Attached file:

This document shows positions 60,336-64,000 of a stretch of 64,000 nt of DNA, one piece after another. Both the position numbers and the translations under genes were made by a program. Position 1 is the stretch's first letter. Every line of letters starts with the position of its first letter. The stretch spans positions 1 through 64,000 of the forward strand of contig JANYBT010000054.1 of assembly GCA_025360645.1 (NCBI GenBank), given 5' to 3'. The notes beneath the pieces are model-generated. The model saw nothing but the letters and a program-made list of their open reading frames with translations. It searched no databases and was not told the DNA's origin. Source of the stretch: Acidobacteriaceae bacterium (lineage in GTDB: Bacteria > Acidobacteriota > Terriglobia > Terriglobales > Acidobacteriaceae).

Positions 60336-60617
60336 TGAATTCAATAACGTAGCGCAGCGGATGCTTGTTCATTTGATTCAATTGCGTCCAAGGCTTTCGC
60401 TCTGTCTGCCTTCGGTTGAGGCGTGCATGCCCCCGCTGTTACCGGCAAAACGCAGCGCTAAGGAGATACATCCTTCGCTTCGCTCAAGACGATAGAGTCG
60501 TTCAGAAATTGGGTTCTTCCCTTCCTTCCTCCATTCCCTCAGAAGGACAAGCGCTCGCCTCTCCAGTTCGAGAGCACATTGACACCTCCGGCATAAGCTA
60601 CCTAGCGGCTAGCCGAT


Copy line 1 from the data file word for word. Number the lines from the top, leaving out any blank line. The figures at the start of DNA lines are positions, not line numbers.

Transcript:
This document shows positions 60,336-64,000 of a stretch of 64,000 nt of DNA, one piece after another. Both the position numbers and the translations under genes were made by a program. Position 1 is the stretch's first letter. Every line of letters starts with the position of its first letter. The stretch spans positions 1 through 64,000 of the forward strand of contig JANYBT010000054.1 of assembly GCA_025360645.1 (NCBI GenBank), given 5' to 3'. The notes beneath the pieces are model-generated. The model saw nothing but the letters and a program-made list of their open reading frames with translations. It searched no databases and was not told the DNA's origin. Source of the stretch: Acidobacteriaceae bacterium (lineage in GTDB: Bacteria > Acidobacteriota > Terriglobia > Terriglobales > Acidobacteriaceae).